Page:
Do you ever feel at war with yourself over quality vs. quantity?
It’s not uncommon to believe that quality trumps quantity, after all this is what a lot of articles and influencers on the web tell us. In some cases they’re right. Quality shouldoutweigh quantity. This is especially true for things like client work. However quality over quantity is not a universal rule to be blanketed on all scenarios. There’s many situations where it pays to have quantity as the main focus.
As a creative you know that the quantity of your output should be consistent and regular. After all, if you’re not publishing your work, does the work even exist?* Whether your current focus is to regularly add work to your portfolio or publish some form of content each week — staying accountable to quantity encourages you to continuously show up and put in the work.
However a common problem with quantity is that it sacrifices quality. You may have 1 million followers or mailing list subscribers, but do you have quality connections with each of those people?
Alternatively perhaps you have only 50 followers or subscribers. You know each of them reasonably well and have had several one on one conversations with them. Because of this they’re highly engaged and more likely to purchase something from you. The quality of these subscribers far outweighs the quality of the one million.
To achieve quality requires patience and practice. Quality and quantity aren’t independent of one another. The more you practice at something, the more chance the quality will improve over time. Let’s say you want to start learning a new skill. Unless you’re a prodigy with an unknown hidden talent, your quality is going to suck to begin with. But quality isn’t the focus during this phase, quantity is.
"There’s certainly a great lesson here: Try something a lot of times to master it, instead of trying to do it best once."
When I began learning hand lettering the quality of my work was terrible though I didn’t let that stop me. I continued to show up and practice. The more I practiced, the more the quality started improved. Each time I drew the letter A, it was just that little bit better than the previous A drawn. Like Dr. Suzuki said, you practice on the days you eat.
You’re not going to be a master the first time you try something. To create that perfect letter A you’re going to have to show up in your sketchbook again and again.
There’ll be failures but there’ll also be wins. Each is equally getting you closer and closer to a quality letter A. Your skills improve over time and with practice. The more times you show up to practice, the more your lettering skills will improve.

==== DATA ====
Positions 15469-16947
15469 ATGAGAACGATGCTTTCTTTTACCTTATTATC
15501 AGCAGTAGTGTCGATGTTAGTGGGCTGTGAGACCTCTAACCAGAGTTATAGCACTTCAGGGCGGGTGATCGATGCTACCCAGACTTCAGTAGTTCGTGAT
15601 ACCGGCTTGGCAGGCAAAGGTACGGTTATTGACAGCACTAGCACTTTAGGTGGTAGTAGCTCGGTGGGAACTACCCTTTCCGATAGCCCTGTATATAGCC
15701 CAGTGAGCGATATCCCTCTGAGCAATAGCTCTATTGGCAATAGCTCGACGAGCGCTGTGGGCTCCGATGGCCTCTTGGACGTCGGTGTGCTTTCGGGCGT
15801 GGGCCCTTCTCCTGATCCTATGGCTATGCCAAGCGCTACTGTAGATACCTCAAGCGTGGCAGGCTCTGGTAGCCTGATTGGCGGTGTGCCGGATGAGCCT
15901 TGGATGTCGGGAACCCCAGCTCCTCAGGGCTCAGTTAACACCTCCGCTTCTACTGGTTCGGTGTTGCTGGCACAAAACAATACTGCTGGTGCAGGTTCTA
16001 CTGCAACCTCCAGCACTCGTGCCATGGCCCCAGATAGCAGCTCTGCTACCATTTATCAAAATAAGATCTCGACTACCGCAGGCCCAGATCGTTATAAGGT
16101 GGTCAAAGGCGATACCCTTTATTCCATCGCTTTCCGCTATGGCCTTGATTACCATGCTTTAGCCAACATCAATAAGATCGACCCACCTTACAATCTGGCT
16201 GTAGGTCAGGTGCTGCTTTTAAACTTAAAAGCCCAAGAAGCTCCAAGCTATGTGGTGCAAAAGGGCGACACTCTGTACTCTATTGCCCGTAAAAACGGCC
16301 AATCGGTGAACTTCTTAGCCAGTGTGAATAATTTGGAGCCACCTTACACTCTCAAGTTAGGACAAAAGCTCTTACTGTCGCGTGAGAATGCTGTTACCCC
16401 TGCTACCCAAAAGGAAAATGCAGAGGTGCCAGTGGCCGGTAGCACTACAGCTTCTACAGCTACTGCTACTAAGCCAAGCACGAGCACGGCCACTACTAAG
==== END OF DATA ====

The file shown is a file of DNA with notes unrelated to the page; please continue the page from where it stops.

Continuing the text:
If we let quality dictate our actions in this early phase, we’re far more likely to give up early. Take a Design Sprint for example. One of the first steps in a Design Sprint is idea generation. We’re encouraged to get all of our ideas out — every single one gets a post-it note no matter the quality of the idea. Here the focus is on quantity. Later in the sprint the focus will shift towards the quality of the ideas.
There’s an underlying belief that the more quantity, the less quality. This can be true so it’s worth being aware of when this happens in your output. Creativity and energy are not finite resources. They need to be given time to recharge and reignite. The important thing is to take notice of that moment when your quality begins to dip as it may be time to take a rest.
There will come a point when quality naturally surpasses quantity and it’s time to refine. In this case, quantity should lower so you can focus on refining the quality. Your actions will eventually switch to drawing less A’s but with increased quality and control. Without letting go of the quantity factor, you limit the possibilities of creativity and refinement as you’re constrained by how much you produce.
"I’d rather have less clients per year and do amazing work for them than many more clients & my work be just okay."
My friend Kieran recently paused the consistent quantity of publishing weekly content so he could focus on improving the quality of his website. If he’d continued the weekly consistency, he wouldn’t have had the time, energy nor focus to improve the quality of his positioning. Sometimes we need to take a step back on quantity so we can take a step forward on quality somewhere else.
Quantity over quality is a great starting point for building momentum and practicing. However there is that sweet spot where to continue improving the quality, you’ll need to sacrifice quantity. The problem with this debate is that we’re greedy. We want each one equally but with less effort. If only we could produce a lot of amazing, high quality work all of the time — right?
Depending on whether you’re practicing or polishing, either quantity or quality could come first. Give yourself patience and practice and eventually you’ll have that perfect letter A.
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